They have become more and more demanding. As their lifestyle changed, they’ve become much in control.

“We should change the way we communicate to them,” said recent Manila visitor Paul Heath, Ogilvy Asia-Pacific CEO.

“At Ogilvy, change is our lifeblood, stagnation our death knell,” he told an audience when he spoke about creativity and effectivity in digital age.

New technology, new apps, new amazing things that come our way, would creativity whittle down because everything is now possible at the touch of button?

And the question many people ask: would the Internet and viral kill television as a medium?

If you ask Heath, that wouldn’t be quite so.

“It is fashionable to say that viral is going to kill tv, but the fact is, there is no killer medium, we just have killer choices now,” he said.

Heath emphasized the major role tv plays as far as targeting a near perfect brand awareness percentage is concerned.

He noted that television still stands out as the one old-media business with surprising resilience.

“Even if consumers are spending a great amount of time online now, we are also watching great amount of old-fashioned television, across so many cable offerings, in addition to the major networks,” he said.

“At the end of the day, it is how you look at it, how you do your own media mix, how you change your business modem and drive consumers to the web where you can talk to them where it wasn’t possible before,” Heath stressed.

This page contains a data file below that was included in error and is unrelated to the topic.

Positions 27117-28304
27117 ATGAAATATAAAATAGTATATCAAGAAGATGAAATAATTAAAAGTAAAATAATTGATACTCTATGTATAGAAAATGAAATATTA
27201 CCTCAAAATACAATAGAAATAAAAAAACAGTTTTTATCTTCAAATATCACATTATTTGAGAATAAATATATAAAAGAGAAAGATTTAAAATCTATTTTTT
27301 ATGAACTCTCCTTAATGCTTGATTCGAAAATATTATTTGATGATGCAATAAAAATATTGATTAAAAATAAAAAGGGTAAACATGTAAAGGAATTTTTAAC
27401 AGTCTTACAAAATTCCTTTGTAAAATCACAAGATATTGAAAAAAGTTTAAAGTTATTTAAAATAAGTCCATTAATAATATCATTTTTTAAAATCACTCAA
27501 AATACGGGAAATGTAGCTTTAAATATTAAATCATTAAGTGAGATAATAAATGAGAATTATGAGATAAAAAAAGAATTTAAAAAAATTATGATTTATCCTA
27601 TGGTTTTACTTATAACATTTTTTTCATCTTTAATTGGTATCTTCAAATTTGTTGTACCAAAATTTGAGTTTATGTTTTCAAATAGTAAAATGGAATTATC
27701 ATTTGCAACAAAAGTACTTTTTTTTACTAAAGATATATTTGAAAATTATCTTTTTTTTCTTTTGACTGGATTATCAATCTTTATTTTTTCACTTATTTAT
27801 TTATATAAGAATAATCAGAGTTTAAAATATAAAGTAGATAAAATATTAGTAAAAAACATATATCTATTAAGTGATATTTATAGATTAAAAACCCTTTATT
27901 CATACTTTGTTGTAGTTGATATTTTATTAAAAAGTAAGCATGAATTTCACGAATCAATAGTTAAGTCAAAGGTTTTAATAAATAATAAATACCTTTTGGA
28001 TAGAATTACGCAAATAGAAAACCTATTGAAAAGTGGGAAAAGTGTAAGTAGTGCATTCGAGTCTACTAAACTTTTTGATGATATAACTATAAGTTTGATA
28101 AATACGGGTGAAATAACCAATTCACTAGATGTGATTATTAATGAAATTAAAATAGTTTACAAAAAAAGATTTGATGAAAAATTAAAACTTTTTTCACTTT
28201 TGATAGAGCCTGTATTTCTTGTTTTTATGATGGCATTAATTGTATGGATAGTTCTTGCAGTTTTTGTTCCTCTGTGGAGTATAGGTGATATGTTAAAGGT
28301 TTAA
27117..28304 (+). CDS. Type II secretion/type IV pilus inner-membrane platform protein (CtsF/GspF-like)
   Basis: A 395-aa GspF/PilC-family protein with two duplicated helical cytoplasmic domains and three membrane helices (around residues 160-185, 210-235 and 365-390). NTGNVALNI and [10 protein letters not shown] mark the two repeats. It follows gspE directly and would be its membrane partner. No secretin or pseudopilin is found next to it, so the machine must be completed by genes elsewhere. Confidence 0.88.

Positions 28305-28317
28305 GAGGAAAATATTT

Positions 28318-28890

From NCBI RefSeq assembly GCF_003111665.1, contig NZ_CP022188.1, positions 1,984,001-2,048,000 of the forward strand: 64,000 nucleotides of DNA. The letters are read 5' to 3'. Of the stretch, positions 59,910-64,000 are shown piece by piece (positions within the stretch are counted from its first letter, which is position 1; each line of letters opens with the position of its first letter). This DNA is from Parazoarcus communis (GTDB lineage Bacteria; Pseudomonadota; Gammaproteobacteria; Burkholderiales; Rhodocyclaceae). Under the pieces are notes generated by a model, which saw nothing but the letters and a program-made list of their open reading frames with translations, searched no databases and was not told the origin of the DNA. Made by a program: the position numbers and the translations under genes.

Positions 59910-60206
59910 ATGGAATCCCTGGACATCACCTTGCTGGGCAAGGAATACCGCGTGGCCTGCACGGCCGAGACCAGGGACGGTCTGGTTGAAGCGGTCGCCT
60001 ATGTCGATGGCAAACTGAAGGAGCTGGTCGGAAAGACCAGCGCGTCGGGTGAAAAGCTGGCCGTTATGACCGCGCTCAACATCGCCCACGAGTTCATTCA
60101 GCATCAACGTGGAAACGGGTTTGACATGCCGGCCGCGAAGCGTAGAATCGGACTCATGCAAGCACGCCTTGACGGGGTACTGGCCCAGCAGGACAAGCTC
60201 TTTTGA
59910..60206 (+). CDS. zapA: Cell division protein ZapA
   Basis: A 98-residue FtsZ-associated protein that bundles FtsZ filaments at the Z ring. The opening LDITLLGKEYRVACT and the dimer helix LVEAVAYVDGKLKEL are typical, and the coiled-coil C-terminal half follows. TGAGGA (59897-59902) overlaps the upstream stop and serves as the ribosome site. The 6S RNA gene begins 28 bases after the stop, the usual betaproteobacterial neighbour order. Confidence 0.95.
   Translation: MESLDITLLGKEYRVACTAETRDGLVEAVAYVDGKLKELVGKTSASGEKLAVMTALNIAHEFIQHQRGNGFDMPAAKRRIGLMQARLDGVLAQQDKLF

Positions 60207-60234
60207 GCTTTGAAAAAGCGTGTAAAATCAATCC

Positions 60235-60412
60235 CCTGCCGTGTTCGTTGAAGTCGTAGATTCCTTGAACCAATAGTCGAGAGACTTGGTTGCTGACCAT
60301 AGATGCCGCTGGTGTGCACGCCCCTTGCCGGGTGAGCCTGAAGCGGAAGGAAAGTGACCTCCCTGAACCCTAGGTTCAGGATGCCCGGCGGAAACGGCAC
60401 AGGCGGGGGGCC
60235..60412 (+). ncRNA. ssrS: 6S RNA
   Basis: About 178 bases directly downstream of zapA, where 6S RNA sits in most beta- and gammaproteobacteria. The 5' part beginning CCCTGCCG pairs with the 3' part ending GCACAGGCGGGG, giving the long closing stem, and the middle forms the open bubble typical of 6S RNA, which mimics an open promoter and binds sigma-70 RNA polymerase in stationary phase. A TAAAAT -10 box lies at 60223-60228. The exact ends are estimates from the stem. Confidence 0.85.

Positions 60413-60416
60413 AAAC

How very right he was. At the end of the day, did consumers know your product regardless of what medium you used?

Speaking of change, Heath noticed how the winds of change are sweeping in the industry, how it has changed its activities of interest and how communicators are communicating to consumers.

“Our number one concern is always to adapt to those changes and build creativity as our weapon of differentiation,” he said.

It’s probably why Ogilvy Asia Pacific is romping off with regional awards one after the other.

Last year, Ogilvy was chosen Network of the Year by Campaign Asia during the latter’s annual Agency of the Year Awards.

At the same awards show, it also took home the Creative Agency Network of the Year award, for continuously producing great work that worked effectively for many clients’ brands.

“Creativity is survival, it is vital,” Heath said.

“We have evidence that creativity is 11 times faster and more effective than a campaign that it is not,” he said.

If that is by any indication, Ogilvy Asia Pacific walks the talk, extremely proud of the recognitions the industry peers have bestowed on one of the world’s most creative networks.

The network’s PR arm, Ogilvy PR Worldwide, likewise won the Regional Specialist Agency of the Year award as well as Specialist Agency of the Year for South East Asia, through Ogilvy PR Singapore.

In two of its largest markets, both India and China won Digital Agency of the Year.
Ogilvy & Mather Mumbai, one of its star agencies, also took home the Creative Agency of the Year plum.

“Winning these awards last year was a fantastic way for Ogilvy Asia Pacific. In a year where we celebrated David Ogilvy’s 100th Birthday and put the power of creativity firmly at the centre of our agenda, it is a great recognition of our efforts,” Heath said on its company website.